Members of the House Veterans’ Affairs Committee met for a closed-door roundtable discussion about legislation concerning research into medical marijuana for military veterans on Thursday.
Rep. Mark Takano (D-CA), chair of the panel, disclosed the meeting during a separate markup meeting on three unrelated bills earlier in the day.
He said that members of the committee wanted to “move expeditiously through today’s markup so that we could meet in a roundtable and have an informed discussion on medicinal cannabis research.” Republican Ranking Member Phil Roe (R-TN), he said, “suggested that we hold the roundtable, and I agreed because the veterans we represent want [the U.S. Department of Veterans Affairs] to conduct this research, along with the majority of the members in this chamber.”
Watch Takano’s marijuana remarks, about 28:50 into the video below:
“That’s why I’m puzzled that controversial amendments were filed by our minority members when we are considering non-controversial, bipartisan legislation so that we could have a short, non-controversial markup and proceed to the roundtable discussion,” he said, accusing Roe and other Republicans of jeopardizing the scheduling of the cannabis discussion.
Following the roundtable meeting on marijuana, Takano said in a press release that cannabis “must be objectively researched.”
“That’s why we came together today with experts, researchers, and veterans to discuss the best bipartisan path forward for VA sponsored medicinal cannabis research,” he said. “I want to make sure any research legislation this Committee votes on is not written to achieve one outcome or used to ‘fast-track’ treatments for veterans.”
“Medicinal cannabis may have the potential to manage chronic pain better than opioids and treat PTSD, and clinicians need to understand the efficacy of this drug and any negative side effects,” he added. “In those states that allow medicinal cannabis, VA doctors should be able to provide recommendations to veterans for medicinal cannabis programs.”
“Cannabis must be objectively researched. Period. That’s why we came together today with experts, researchers, and veterans to discuss the best bipartisan path forward for VA sponsored medicinal cannabis research." –@RepMarkTakano https://t.co/Cc4GptRRBb
— House Veterans' Affairs (@VetAffairsDems) July 11, 2019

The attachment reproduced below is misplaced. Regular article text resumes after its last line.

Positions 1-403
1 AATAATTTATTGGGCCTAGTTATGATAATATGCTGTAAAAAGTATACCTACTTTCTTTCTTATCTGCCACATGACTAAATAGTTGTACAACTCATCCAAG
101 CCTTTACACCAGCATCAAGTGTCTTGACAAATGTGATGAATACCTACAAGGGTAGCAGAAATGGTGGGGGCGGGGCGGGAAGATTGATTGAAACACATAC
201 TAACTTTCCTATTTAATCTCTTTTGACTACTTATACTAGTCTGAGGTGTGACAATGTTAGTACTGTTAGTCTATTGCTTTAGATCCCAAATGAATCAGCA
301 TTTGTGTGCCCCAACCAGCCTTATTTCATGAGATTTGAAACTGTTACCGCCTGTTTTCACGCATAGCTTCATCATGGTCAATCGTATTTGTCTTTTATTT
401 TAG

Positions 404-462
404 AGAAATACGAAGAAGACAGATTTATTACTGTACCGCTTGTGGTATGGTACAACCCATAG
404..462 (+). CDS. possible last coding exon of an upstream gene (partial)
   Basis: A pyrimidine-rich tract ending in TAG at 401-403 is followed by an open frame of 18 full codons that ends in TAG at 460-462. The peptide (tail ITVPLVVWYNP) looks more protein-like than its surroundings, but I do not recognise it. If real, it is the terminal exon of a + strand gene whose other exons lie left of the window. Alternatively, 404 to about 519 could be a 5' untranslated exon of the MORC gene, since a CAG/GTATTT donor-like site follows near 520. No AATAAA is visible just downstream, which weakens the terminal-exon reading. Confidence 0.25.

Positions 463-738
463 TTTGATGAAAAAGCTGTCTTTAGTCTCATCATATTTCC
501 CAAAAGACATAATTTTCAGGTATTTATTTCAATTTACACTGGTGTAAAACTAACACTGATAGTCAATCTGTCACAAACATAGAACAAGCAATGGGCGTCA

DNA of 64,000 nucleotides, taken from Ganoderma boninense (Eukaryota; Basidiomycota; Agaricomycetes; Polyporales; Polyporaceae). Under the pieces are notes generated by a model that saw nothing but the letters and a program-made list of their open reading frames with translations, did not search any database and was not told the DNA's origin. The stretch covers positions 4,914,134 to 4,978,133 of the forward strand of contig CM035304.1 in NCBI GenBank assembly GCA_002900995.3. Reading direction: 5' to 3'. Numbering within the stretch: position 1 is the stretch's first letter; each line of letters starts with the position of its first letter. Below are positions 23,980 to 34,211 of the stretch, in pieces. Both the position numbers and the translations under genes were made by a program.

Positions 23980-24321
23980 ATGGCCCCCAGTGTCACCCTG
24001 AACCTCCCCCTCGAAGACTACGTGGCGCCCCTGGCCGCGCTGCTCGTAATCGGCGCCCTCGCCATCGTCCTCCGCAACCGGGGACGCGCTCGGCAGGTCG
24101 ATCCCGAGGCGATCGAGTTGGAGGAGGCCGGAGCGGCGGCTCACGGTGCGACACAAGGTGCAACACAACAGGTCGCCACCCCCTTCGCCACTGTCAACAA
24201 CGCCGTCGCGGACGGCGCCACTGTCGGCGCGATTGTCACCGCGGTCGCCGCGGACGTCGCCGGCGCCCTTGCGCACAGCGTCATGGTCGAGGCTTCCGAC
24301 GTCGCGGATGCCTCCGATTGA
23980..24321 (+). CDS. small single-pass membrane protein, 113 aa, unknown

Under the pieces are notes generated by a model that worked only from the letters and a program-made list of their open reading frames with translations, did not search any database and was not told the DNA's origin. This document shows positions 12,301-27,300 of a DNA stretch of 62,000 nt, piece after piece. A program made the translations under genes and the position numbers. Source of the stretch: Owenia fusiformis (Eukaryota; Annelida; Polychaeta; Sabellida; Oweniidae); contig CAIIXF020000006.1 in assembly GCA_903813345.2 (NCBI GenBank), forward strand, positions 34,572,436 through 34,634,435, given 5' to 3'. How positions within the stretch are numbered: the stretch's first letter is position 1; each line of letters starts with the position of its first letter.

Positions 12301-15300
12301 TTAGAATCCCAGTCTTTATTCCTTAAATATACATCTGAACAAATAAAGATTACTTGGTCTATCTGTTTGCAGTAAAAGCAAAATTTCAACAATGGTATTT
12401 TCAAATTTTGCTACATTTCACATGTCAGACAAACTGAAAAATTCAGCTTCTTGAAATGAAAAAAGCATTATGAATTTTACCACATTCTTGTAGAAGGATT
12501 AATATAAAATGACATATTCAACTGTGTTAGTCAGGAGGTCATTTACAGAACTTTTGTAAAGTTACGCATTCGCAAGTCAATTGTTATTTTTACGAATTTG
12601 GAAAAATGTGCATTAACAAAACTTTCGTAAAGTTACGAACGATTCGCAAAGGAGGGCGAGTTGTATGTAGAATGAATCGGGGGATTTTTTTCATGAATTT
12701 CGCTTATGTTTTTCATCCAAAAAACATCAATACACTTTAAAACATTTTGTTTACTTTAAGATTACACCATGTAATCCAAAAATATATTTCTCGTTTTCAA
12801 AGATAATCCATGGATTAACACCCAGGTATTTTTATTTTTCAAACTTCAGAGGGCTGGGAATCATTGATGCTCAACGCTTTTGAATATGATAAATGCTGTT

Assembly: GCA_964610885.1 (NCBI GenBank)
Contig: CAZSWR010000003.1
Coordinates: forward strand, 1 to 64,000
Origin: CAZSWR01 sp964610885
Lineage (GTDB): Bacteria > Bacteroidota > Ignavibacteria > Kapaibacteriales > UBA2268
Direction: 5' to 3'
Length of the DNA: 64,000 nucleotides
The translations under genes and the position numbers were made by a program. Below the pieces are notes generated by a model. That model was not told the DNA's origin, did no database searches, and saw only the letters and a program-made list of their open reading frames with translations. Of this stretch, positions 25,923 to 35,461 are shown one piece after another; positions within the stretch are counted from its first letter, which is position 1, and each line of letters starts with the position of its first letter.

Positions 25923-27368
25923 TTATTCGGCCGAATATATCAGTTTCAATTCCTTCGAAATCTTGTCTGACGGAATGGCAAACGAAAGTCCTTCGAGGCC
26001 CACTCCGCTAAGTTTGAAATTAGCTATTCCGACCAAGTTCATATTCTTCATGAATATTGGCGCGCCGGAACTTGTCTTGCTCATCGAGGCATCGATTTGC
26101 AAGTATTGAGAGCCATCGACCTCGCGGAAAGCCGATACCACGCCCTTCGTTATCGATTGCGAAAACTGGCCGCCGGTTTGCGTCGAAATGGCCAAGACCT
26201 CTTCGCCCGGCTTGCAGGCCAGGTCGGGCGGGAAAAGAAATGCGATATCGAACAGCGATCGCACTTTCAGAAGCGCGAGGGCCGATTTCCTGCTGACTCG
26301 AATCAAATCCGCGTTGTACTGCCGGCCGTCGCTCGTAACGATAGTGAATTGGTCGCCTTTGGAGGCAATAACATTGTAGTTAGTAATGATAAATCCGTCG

The roundtable comes one month after the committee held a hearing to discuss four pieces of legislation related to veterans and cannabis, including a bill from Rep. Lou Correa (D-CA) that would require VA to conduct clinical trials on the therapeutic potential of marijuana in the treatment of conditions such as post-traumatic stress disorder and chronic pain.
Roe, who introduced a similar bill that wasn’t taken up by the panel, complained that Correa’s was excessively prescriptive and said at the time that lawmakers shouldn’t “be telling the scientists how to design their studies.” A representative of VA echoed that point during last month’s hearing.
VA also said it opposes allowing its physicians to issue medical cannabis recommendations to veterans, the subject of another bill before the panel and which Takano mentioned in his statement.
Thursday’s discussion on bipartisan cannabis research legislation appears meant to pave a path to a committee vote to advance the proposal to the full House.
Outside of the committee, veterans and marijuana-focused legislation moved forward on Wednesday after the House approved an amendment that prohibits VA from denying veterans home loan benefits solely because they work in a state-legal cannabis market.
The spending bill that amendment is attached to also includes a measure allowing the heads of each military branch to let service members reenlist if they admit to having used marijuana once, or received a misdemeanor cannabis conviction, while off duty.
Photo courtesy of Brian Shamblen.